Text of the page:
HIV Tests Performed Patient-level data was used to determine the number of tests offered and performed by each health center during the study period. To measure changes in the percent of patients tested before and after procedures were implemented, health centers provided the total number of patients seen and tests performed in the year prior to the study (2006). We compared this to tests offered during the study period, calculated from the patient-level data set.
Identification of New HIV Cases and Linkage to Care We also used patient-level data to determine test outcomes (negative or preliminary positive) and whether reactive tests were confirmed with western blots. In cases of confirmed infection, we asked health centers to indicate if patients were successfully linked to HIV care.
Characteristics of Patients Offered HIV Screening To determine if there were differences in characteristics of all patients seen and those offered HIV screening, we combined the patient-level testing documentation into categories matching the pre-aggregated administrative dataset and compared the two. Categories of comparison include patient data by age and gender, race/ethnicity and insurance status. We used unadjusted odds ratios and 95% confidence intervals to measure significant differences across categories.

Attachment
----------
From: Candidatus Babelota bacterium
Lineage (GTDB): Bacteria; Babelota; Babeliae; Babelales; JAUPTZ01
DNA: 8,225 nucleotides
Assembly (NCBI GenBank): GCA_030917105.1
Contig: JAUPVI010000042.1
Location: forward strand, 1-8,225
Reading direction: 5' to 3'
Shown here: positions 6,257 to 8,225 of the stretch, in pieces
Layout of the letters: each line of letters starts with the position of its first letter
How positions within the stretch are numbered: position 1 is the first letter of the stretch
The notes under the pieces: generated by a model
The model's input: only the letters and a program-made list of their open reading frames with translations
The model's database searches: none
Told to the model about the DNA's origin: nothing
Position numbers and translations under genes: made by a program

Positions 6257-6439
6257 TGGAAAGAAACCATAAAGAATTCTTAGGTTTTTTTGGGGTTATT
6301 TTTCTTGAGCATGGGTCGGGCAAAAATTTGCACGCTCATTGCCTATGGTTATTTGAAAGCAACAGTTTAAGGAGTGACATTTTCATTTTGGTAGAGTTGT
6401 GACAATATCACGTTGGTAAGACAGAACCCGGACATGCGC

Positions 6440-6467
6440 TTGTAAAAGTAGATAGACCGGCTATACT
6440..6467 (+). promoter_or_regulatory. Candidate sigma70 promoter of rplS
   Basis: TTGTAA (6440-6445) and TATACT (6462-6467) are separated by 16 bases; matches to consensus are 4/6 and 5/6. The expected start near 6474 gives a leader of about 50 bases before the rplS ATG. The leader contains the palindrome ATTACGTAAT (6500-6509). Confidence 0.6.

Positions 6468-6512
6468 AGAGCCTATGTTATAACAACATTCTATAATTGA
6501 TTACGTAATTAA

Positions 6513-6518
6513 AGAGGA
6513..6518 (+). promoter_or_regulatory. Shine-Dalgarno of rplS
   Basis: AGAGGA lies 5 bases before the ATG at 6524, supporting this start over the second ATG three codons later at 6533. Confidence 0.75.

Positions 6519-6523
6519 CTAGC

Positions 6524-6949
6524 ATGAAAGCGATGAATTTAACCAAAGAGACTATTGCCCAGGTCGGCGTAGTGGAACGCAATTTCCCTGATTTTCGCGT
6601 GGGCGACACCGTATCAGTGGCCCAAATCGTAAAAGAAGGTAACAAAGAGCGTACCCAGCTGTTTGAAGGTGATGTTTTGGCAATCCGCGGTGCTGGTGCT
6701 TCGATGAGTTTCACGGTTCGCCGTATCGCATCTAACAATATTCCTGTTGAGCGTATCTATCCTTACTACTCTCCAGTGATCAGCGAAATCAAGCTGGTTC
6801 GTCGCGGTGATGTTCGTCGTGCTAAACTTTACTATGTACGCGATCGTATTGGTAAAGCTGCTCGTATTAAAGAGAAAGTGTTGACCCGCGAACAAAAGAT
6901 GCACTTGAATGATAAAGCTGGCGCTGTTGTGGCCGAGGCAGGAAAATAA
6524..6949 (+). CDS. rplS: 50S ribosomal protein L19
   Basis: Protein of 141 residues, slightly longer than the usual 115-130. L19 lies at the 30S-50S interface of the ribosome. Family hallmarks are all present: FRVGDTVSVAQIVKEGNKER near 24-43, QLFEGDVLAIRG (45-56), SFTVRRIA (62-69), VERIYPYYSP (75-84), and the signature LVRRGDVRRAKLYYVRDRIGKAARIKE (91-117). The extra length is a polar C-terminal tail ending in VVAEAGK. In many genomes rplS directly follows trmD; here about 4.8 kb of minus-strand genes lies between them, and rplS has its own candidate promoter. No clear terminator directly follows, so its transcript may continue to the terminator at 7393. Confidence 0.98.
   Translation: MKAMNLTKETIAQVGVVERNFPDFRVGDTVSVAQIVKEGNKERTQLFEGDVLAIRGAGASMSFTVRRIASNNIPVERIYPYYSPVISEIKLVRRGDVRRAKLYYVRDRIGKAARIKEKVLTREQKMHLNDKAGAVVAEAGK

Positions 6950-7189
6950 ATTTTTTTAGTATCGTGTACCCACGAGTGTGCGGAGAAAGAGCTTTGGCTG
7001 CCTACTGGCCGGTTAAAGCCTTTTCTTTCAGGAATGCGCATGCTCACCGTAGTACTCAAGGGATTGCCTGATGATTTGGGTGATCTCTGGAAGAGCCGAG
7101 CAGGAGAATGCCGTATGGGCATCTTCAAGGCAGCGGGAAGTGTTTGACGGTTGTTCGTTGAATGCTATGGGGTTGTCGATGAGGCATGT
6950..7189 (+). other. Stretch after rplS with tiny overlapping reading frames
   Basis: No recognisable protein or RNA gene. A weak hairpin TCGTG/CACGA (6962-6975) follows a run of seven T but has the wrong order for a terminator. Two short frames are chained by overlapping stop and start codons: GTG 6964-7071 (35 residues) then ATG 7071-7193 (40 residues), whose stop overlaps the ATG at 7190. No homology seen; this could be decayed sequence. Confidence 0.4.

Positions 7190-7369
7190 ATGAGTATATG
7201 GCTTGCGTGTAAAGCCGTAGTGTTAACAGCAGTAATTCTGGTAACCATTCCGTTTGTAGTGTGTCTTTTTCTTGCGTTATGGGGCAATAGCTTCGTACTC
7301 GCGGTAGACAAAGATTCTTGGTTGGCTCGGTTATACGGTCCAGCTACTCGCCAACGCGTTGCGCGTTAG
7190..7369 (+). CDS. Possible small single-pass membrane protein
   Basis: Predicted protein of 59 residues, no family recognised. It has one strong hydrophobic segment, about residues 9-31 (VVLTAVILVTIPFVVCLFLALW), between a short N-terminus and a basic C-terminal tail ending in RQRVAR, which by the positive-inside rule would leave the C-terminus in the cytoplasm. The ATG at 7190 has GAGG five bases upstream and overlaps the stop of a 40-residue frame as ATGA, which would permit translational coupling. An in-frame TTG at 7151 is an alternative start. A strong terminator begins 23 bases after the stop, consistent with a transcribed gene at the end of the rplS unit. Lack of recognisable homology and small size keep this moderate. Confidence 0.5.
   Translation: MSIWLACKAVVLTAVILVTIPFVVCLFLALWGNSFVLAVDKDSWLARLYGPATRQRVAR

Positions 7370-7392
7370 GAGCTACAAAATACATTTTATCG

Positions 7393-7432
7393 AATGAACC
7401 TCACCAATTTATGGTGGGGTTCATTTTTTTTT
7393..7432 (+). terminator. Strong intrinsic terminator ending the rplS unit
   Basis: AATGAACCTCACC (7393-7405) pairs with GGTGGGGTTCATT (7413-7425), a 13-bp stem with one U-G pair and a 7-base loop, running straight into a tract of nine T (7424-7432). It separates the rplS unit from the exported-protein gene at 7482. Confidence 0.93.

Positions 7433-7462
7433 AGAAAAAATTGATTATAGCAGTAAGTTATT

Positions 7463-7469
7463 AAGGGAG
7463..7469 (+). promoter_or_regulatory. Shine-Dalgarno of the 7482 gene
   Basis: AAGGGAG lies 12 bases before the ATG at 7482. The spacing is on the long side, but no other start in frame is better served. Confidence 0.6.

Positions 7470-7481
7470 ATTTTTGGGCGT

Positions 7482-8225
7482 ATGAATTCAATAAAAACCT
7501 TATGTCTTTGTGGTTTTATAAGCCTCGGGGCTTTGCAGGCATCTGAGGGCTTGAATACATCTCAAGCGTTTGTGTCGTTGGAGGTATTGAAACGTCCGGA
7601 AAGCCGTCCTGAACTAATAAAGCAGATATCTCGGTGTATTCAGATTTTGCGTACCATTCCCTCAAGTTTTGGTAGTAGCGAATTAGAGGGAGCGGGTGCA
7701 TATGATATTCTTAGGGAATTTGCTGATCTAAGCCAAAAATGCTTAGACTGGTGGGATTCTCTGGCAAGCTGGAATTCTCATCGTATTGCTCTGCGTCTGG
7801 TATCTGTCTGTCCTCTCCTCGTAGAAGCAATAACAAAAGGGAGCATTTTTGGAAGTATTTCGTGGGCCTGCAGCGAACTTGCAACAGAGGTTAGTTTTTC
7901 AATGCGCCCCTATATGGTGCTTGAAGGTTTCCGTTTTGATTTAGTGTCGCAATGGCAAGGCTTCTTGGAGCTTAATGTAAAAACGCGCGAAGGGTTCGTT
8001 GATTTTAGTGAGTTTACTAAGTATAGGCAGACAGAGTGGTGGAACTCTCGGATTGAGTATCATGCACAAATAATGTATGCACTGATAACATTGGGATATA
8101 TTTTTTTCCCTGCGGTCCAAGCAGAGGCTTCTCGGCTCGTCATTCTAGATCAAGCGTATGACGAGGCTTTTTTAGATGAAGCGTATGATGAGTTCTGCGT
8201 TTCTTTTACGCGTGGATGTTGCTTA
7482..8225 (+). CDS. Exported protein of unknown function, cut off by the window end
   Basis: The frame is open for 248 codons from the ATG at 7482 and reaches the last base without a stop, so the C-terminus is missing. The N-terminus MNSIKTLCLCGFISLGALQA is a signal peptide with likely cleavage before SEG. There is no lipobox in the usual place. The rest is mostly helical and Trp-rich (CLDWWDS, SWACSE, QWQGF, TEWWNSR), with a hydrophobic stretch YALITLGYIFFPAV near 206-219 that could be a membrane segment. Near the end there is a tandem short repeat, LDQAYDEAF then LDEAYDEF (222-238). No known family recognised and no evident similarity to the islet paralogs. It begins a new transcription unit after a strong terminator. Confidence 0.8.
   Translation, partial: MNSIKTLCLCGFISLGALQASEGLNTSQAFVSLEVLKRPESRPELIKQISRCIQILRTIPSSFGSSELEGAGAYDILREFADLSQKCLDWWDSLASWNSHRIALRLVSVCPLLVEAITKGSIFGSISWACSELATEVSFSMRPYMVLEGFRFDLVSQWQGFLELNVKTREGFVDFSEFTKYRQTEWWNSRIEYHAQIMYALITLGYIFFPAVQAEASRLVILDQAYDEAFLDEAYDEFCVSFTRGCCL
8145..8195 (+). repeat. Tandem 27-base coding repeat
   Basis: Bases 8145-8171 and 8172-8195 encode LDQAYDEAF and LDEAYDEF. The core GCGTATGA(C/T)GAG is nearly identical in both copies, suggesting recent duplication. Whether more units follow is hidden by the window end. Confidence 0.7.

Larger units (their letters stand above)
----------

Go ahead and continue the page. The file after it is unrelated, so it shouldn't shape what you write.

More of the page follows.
Characteristics of Patients Tested To determine if there were differences in characteristics of patients offered and receiving tests, we used the patient-level data to perform univariable and multivariable logistic regression. We observed different relationships between an overall model to assess differences in testing and separate models for women and men. Therefore, we assessed differences in testing by categories of age, race/ethnicity and insurance status variables, controlling for the health center in which a patient was seen, among women and among men.